When Ron Sanville was in junior high school, he, too, fell under the influence of Rev. Brown. Sanville recalls youth fellowship meetings and Rev. Brown taking them bowling, to the movies, and to many other activities. In later years, Rev. Brown was honored with the Knights of Columbus Award, the highest award given in the state, for his selflessness, achievements, and community work; Sanville had nominated him.
Sanville said that Brown would work all night at the Beebe Plains border patrol and then spend the day transporting people and being active in the church.
Diane Sanville also recalls Rev. Brown and early beginnings of the Collinsville choir. She was in junior high school. “We would have projects and discussions, maybe, of something we had been through that day,” Diane Sanville recalled. “He guided me. I remember summertime Bible school and going as a youngster.”
The music and choir bring back the fondness of memories, Sanville said. She explained Rev. Brown would call them on a Saturday night to say that someone liked a particular song and country music and could they sing it that Sunday.
“We would get together before church and do it,” she said. “We made a record of people who did music in the church and worked on that together.”
Diane Sanville often plays her guitar or is an accompaniment for soloists at the United Church of Craftsbury. Her gift of music is still enjoyed and Rev. Brown’s beautiful, rich voice is still remembered.
“Arnold Brown,” she said, “was part of my life, one of the first people who made the biggest impression by his example. He didn’t just preach, he lived his whole life giving of himself. He just didn’t talk-the-talk but walked-the-walk. He would go around and visit regularly with people; he would listen.”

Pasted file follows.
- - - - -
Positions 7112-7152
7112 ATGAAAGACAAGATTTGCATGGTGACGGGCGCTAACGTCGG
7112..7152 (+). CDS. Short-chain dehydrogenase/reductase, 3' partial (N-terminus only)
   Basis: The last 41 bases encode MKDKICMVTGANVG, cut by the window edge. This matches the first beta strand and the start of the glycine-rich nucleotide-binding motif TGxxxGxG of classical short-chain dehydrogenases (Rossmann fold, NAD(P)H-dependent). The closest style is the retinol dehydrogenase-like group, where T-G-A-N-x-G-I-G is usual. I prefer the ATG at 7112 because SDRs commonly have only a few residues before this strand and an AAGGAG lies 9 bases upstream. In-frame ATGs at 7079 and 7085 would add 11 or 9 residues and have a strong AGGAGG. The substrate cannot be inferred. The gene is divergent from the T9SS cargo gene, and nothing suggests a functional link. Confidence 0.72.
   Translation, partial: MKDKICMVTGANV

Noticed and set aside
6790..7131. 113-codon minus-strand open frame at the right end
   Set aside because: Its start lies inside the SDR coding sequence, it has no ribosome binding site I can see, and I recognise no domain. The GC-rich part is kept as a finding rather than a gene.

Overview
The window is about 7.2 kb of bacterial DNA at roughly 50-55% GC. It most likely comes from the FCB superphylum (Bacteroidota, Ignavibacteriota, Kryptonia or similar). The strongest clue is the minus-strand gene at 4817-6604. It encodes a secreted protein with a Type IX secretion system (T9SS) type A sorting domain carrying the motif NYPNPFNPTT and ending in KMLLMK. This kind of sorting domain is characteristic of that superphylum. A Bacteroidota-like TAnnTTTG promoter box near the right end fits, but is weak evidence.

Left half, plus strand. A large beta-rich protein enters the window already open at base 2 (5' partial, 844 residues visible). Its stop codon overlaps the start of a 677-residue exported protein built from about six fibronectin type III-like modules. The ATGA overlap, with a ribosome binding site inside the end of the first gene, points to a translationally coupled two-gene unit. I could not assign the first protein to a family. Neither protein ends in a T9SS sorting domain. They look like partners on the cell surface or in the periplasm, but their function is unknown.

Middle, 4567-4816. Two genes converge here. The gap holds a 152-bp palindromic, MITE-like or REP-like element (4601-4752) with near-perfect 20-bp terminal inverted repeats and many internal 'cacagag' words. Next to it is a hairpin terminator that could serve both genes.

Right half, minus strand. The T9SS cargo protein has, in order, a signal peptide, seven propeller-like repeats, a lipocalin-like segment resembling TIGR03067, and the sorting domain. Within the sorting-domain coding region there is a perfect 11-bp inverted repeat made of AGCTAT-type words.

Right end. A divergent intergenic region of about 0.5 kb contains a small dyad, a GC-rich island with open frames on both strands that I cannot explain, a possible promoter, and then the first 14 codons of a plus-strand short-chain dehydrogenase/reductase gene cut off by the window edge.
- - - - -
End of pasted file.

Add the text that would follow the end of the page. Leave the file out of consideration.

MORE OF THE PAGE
Beverly Thurber, who plays the piano at the UCC, recalls, “Music to Arnold became the universal bond between persons. He inspired the Ecumenical Community choir and became the magical bass in the church choir of combined ages.” (Thurber was the director.)
She said, “Arnold Brown always related personally to all people and genuinely sought to bring people together regardless of creed, race, or gender. He always saw the good in every person and drew it out.”
Joan Simmons said Reverend Brown was like Martin Luther King or Mahatma Ghandi. He had marched in Washington for civil rights and protested against the Vietnam War.
“He was totally selfless,” she said. “He lived his life as a shining example. He marched with Martin Luther King. He was an amazing man who was sincerely interested in everyone and wanted to know their history.”